Hot on the heels of the news that Apple will create some 20,000 jobs in the US over the next 5 years, came the latest Beige Book report from the Federal Reserve, according to which it’s not jobs that are missing in the US, it’s qualified employees.
As it usually does, the Beige Book – which collects data from the 12 Federal Reserve Districts – found that the economy continued to expand from late November, with the various Fed districts reporting “modest to moderate” gains while Dallas was the sole outlier, recording a “robust increase.” it also said that most districts reported “modest to moderate price growth since the last report; exceptions were Chicago, which noted that prices increased only slightly while San Francisco noted price inflation was down slightly.” There were also reports of rising home prices across most of the country.
The Beige Book said that the outlook for 2018 remains optimistic “for a majority of contacts across the country” and that some retailers highlighted that holiday sales were higher than expected. Meanwhile, most manufacturers reported modest growth in overall business conditions.
To be sure, the one thing the Beige Book has been closely watched for in recent quarter, are its observations on the state of labor market, and here it once again reiterated that most districts cited on-going labor market tightness and challenges finding qualified workers across skills and sectors, which, in some instances, was described as constraining growth.
Curiously, despite the pervasive inability to find skilled workers, most districts said that wages increased only at a modest pace. Perhaps if employers are so short staffed, they would consider rising wages?
And while the Beige Book noted that only a few Districts observed that firms were raising wages in a broader range of industries and positions, some districts reported that firms expect wages to increase in the months ahead.
Below are some of the most notable anecdotes from the various regional Feds, courtesy of Bloomberg:
- Boston: An industrial firm had 20 unfilled openings in a plant with 100 employees and said they were making up for it with significant overtime; An industrial-firm contact said that when a worker leaves, they typically end up paying the replacement 10 percent more than the departing worker
- New York: An employment agency contact noted that recent New York City legislation restricting employers from asking about job candidates’ salary histories may boost salary offers overall
- Philadelphia: On balance, wage growth held steady at a modest pace, although the percentage of non-manufacturing firms reporting increases slipped below 40 percent.
- Cleveland: A professional services contact reported boosting wages for select low-skills jobs by up to 20 percent, while a fast food executive said that wages at her restaurants are now up to $11 per hour. Higher labor costs were difficult to pass through to customers because of competitive markets; A fast food chain observed that the average revenue per transaction from recently installed self-service kiosks was higher than transactions generated by cashiers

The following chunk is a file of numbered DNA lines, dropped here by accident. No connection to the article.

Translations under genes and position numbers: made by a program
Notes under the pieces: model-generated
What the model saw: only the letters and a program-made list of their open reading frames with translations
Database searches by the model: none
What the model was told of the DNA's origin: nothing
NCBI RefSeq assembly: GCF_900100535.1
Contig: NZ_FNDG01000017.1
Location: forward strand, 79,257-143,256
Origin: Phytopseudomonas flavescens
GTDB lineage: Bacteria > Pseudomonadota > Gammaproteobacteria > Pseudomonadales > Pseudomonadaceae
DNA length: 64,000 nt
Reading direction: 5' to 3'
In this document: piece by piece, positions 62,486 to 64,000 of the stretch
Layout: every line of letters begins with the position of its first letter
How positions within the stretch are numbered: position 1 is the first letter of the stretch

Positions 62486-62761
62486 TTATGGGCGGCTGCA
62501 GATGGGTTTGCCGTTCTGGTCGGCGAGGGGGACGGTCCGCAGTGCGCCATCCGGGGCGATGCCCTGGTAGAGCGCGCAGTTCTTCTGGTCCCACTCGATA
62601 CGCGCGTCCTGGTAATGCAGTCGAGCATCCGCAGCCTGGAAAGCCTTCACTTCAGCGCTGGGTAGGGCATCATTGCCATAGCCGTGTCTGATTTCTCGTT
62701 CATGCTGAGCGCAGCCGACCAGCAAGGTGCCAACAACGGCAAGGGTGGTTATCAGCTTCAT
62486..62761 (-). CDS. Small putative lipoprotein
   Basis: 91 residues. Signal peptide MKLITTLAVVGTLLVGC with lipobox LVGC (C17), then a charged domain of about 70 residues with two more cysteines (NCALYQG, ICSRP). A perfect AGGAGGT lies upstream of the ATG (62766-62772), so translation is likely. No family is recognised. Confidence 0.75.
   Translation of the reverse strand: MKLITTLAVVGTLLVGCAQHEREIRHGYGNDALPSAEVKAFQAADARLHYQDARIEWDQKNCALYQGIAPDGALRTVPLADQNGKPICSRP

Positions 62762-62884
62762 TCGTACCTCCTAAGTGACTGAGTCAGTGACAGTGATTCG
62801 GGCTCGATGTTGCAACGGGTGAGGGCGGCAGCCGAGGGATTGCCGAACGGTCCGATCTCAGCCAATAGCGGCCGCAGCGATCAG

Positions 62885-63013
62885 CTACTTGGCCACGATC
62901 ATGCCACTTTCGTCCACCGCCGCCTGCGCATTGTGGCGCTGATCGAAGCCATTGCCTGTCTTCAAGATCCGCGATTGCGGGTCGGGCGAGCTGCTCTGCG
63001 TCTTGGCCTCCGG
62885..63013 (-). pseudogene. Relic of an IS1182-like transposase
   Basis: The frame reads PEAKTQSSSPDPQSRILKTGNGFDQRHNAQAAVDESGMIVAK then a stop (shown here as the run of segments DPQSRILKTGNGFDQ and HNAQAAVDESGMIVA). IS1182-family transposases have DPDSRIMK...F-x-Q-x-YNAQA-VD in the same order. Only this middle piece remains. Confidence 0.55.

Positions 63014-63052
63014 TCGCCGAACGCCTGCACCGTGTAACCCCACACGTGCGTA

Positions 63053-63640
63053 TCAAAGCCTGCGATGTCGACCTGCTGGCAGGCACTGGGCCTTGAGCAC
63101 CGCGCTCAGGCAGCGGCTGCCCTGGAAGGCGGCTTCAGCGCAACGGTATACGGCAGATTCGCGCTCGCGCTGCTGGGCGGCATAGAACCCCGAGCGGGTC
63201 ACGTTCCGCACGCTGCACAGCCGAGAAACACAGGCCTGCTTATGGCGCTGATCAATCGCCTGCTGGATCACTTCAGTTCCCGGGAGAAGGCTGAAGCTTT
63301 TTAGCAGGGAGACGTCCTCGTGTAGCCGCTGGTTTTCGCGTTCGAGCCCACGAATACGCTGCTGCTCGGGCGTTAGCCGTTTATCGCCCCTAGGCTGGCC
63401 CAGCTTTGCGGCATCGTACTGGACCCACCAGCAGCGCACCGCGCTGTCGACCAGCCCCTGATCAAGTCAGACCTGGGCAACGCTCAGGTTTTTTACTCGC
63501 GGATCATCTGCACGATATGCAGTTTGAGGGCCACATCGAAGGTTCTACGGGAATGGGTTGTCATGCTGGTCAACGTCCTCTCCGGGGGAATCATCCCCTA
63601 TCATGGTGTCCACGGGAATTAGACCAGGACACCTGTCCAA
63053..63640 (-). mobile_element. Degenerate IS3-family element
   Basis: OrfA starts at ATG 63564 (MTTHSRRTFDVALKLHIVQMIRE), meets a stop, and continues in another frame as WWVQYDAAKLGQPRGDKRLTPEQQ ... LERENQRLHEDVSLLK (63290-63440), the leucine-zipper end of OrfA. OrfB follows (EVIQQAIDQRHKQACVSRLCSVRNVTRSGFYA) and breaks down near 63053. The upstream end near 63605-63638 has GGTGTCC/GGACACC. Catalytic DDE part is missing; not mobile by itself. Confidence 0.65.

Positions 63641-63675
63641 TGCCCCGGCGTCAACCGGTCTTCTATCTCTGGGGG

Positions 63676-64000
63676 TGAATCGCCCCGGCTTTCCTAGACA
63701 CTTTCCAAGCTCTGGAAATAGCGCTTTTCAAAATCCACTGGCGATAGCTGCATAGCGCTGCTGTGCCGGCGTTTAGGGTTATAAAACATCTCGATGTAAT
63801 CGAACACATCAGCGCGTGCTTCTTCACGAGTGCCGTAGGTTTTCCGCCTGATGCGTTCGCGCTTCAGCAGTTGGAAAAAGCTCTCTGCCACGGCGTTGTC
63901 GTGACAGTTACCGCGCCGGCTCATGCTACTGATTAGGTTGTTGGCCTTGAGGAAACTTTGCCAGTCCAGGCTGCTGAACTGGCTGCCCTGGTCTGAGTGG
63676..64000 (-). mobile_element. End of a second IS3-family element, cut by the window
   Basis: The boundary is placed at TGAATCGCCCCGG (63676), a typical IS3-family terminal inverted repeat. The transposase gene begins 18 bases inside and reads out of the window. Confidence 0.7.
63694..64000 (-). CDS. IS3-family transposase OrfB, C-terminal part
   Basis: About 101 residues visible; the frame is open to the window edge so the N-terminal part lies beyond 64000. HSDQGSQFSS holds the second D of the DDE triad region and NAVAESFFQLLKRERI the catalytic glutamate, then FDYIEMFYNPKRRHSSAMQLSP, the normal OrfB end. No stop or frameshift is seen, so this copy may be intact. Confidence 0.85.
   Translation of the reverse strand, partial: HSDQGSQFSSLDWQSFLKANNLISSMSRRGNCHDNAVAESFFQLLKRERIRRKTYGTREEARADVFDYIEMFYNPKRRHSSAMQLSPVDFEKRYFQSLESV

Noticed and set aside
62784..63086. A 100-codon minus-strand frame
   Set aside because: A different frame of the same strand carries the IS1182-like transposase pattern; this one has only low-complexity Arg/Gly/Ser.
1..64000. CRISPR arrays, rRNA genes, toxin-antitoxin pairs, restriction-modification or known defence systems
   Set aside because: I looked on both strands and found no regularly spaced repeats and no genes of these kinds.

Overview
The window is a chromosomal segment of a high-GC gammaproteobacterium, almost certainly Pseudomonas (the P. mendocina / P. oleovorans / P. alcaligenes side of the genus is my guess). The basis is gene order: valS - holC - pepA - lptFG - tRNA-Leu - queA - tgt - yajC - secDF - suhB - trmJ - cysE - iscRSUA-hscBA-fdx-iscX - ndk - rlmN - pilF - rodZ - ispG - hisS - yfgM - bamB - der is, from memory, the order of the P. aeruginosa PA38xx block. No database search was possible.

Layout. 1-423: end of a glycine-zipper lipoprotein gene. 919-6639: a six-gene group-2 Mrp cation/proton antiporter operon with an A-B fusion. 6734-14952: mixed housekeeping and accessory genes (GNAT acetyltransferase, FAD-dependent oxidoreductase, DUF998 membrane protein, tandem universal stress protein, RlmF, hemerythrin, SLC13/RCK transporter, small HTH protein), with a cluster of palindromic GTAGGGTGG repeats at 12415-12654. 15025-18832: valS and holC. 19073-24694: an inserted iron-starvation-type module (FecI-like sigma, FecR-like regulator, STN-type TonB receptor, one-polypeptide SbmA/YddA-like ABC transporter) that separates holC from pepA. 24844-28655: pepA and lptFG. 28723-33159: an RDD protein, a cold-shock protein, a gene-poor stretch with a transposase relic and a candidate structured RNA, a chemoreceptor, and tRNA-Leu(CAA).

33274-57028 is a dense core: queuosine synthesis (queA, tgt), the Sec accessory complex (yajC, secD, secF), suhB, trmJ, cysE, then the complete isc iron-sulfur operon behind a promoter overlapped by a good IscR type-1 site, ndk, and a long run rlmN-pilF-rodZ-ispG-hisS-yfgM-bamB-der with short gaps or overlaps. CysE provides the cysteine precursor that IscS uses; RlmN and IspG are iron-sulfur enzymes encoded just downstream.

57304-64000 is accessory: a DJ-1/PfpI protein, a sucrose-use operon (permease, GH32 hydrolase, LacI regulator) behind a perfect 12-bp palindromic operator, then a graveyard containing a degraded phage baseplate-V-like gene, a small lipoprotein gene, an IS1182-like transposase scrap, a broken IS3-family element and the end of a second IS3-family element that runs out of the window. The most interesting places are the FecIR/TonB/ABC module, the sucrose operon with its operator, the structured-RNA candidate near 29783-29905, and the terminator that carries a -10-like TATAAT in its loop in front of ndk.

- Richmond: Trucking companies expressed concerns that the newly mandated use of electronic logs could lead to an even greater shortage of drivers and lead to more mergers and acquisitions in the trucking industry
- Atlanta: To find and retain workers, firms continued to broaden their geographical search for candidates and develop or expand training programs
- Chicago: Almost all contacts thought that the Federal tax bill would have a positive impact on their firms. Most respondents expected to spread the tax savings across outlays for capital, labor, debt repayment, and profit distributions to owners
- St. Louis: A contact in Louisville reported increasing starting salaries multiple times a year to attract new hires, as well as increasing wages to retain skilled employees in information technology
- Minneapolis: A transportation union in Minneapolis-St. Paul agreed to a three-year contract with annual 2.5 percent increases
- Kansas City: Abundant supply continues to weigh on natural gas prices, but several respondents stated that increasing LNG exports could help push up prices; Energy sector respondents expected spending in all categories to increase in 2018, with the largest increases for exploration and development capital spending
- Dallas: Homebuilders generally did not report concern about the changes in the mortgage interest and property tax deductions in the new tax bill, but they did note ongoing pushback from buyers on new home pricing;
- San Francisco: Contacts reported increasing deflationary pressures for generic drug prices partly due to a rise in FDA drug approvals; Animal boarding and health service activity increased as pet owners traveled over the holiday season
All of the above, of course, is strange considering the US has nearly 100 million work eligible people currently not in the labor force. Maybe if US employers are truly so short of workers, they will consider – gasp – raising wages to attract talented employees…